Sleep, depression, fatigue, and insomnia

Sleep, Depression, Fatigue, and Insomnia

Henry Olders, MD, FRCPC
12 August 1998

Introduction
Recent research indicates that an important cause of depression may be sleeping too much; specifically, too much Rapid Eye Movement (REM) sleep. In those individuals without a genetic predisposition to depression, too much REM sleep can cause some depressive symptoms, such as chronic fatigue, lack of energy or motivation, or irritability.
How can a person possibly have too much sleep? Isn’t sleep good for you? And isn’t it stress that causes depression? Don’t a lot of depressed people have difficulty sleeping? For them, it sure doesn’t seem to be too much sleep!
Definitions
In explaining the first statement and responding to the questions, let’s first look at some terminology:
REM sleep: Rapid Eye Movement sleep, also called Paradoxical Sleep, is one component of normal sleep which typically takes up 20 to 25% of total sleep time. The first period of REM sleep usually occurs 90 minutes after falling asleep, and subsequent REM sleep episodes occur at 90 minute intervals. REM sleep seems to be the only component of sleep which is necessary for normal functioning of the brain, probably for long-term memory.
Fatigue: While many people use the terms “tired”, “fatigued”, “sleepy” interchangeably, for our purposes we should agree on certain meanings:
Acute fatigue: the physical or mental fatigue which you experience after working hard, for example, after running a marathon or writing a 6-hour exam. Acute fatigue gets better with rest or sleep.
Sleepiness: When you haven’t had enough sleep, you will experience spells of drowsiness or sleepiness at various times during the day. When sleepy, you will have difficulty concentrating, your eyelids will feel heavy, and you will fall asleep quickly if you lie down in a quiet place. Unless you’re trying to drive or need to stay awake, feeling sleepy can be quite pleasant if you have the opportunity to nap. If you’re overcome by drowsiness, a very brief nap of only 5 or 10 minutes will refresh you.
Even when you are getting enough sleep, it is quite normal to feel sleepy twice every 24 hours, in the early afternoon and again in the late evening.
Chronic fatigue: in contrast to acute fatigue, the chronic variety occurs without any physical or mental exertion. Chronic fatigue is common in depression, is the defining feature of chronic fatigue syndrome, and is the most distressing symptom experienced by cancer patients. Sufferers find that neither rest nor sleep relieves this type of fatigue. It manifests as a lack of energy, difficulty getting going, becoming exhausted quickly with most activities, feeling “dragged out”.
Normal Sleep
While the amount of sleep a person needs varies from one individual to another, on average young adults need about 7 or 8 hours. The need for sleep decreases with age, so that someone at age 65 will require on average about 6 hours for good functioning. Babies and children, of course, need considerably more sleep. While insufficient sleep causes drowsiness or sleepiness, is it possible to get too much sleep? What would happen if you slept excessively long?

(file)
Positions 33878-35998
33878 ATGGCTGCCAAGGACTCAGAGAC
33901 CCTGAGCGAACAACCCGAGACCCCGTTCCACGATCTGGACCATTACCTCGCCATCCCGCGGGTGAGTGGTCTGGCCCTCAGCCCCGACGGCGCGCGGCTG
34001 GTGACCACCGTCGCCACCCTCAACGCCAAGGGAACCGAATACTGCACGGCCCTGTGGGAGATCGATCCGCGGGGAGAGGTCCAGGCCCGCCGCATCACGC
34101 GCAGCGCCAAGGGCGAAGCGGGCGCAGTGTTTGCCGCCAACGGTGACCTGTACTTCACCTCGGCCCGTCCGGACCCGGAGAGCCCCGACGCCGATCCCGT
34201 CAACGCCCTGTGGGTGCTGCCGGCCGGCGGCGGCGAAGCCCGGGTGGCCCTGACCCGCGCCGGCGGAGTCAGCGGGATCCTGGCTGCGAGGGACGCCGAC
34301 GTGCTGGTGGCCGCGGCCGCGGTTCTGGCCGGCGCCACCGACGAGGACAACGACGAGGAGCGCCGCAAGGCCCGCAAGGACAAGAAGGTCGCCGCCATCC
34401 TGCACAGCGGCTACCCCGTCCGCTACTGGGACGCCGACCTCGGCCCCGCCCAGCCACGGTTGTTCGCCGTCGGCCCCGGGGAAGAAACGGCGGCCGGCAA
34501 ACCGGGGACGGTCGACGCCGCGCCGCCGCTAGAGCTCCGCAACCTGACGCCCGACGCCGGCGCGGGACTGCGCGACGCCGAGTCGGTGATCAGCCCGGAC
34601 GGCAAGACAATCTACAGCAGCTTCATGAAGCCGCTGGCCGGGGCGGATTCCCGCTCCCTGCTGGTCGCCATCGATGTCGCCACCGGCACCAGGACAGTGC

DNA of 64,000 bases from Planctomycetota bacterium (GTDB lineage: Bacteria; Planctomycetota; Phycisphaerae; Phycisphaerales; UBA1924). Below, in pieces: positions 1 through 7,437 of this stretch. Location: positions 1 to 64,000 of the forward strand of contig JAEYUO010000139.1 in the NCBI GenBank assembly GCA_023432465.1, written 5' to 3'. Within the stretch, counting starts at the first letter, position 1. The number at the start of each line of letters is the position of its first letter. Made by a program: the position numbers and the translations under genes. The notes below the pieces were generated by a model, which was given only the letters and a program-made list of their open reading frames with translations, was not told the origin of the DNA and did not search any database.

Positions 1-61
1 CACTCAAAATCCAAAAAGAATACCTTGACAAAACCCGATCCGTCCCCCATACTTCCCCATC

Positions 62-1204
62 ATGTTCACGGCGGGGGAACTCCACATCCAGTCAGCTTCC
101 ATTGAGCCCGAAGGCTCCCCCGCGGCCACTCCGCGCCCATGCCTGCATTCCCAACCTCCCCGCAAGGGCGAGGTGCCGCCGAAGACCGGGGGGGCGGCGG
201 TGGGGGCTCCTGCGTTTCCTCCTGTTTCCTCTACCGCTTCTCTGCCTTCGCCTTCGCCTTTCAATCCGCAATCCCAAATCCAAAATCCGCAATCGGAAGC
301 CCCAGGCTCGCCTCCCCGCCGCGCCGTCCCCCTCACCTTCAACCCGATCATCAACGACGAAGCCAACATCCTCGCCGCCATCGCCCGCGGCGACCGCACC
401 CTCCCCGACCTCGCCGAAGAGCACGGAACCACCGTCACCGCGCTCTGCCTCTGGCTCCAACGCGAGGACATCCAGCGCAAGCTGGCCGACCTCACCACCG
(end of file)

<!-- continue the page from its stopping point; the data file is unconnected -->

It’s clear that we need some sleep, just like we need food, water, small amounts of vitamins and minerals, sunshine, oxygen, and so on. But too much of any of these necessities of life is bad for us. Too much food leads to obesity, diabetes, high blood pressure, heart disease, etc. Drinking too much water can cause seizures. Too much of certain vitamins is dangerous. Too much oxygen in premature infants causes blindness. Too much sun causes cataracts and skin cancer.
Similarly, too much sleep is bad for us also. Interestingly, the only component of sleep which seems to be necessary is also the one which causes problems if we get too much. This vital but potentially dangerous sleep component is REM sleep.
Studies suggest that too much REM sleep causes chronic fatigue, and in certain people may even lead to full-blown depression.
Excessive REM sleep
How can you get too much REM sleep? The simplest way is to sleep longer than you need. However, timing of sleep is important. It turns out that the amount of REM sleep a person gets increases throughout the night, from a minimum in the early evening to a maximum in the morning around 8 am, but the actual timing of the peak is probably tied to the time of sunrise. REM sleep follows a diurnal rhythm, and we know that the signal which most strongly programs our diurnal rhythms is light.
Thus, if you were to sleep 6 hours, from midnight to 6 am, about 25%, or 1.5 hours, of your sleep might be REM sleep. If your 6 hours of total sleep were taken earlier in the night, say from 9 pm to 3 am, the percent REM would be less, say 15%, for a total of 0.9 hours of REM sleep. But if you took the same 6 hours of sleep later in the morning, from 5 am to 11 am, the percent REM would be considerably higher, for example 40%, giving 2.4 hours of REM sleep. Thus, “sleeping in”, staying in bed past sunrise, may lead to excessive REM sleep. For example, many teenagers tend to sleep very late on weekends; when they finally get up, they have little energy or motivation, until late at night when they get into a party mood.
Studies show that people who sleep late tend to do less well in life: they are more likely to receive dishonorable discharges from the armed forces, and they change jobs more frequently. It may be that sleeping late, even when accompanied by insomnia, increases REM sleep to the point where it causes chronic fatigue or even depression, reducing the individual’s efficiency. As Benjamin Franklin said, “Early to bed and early to rise, makes a man healthy, wealthy, and wise!”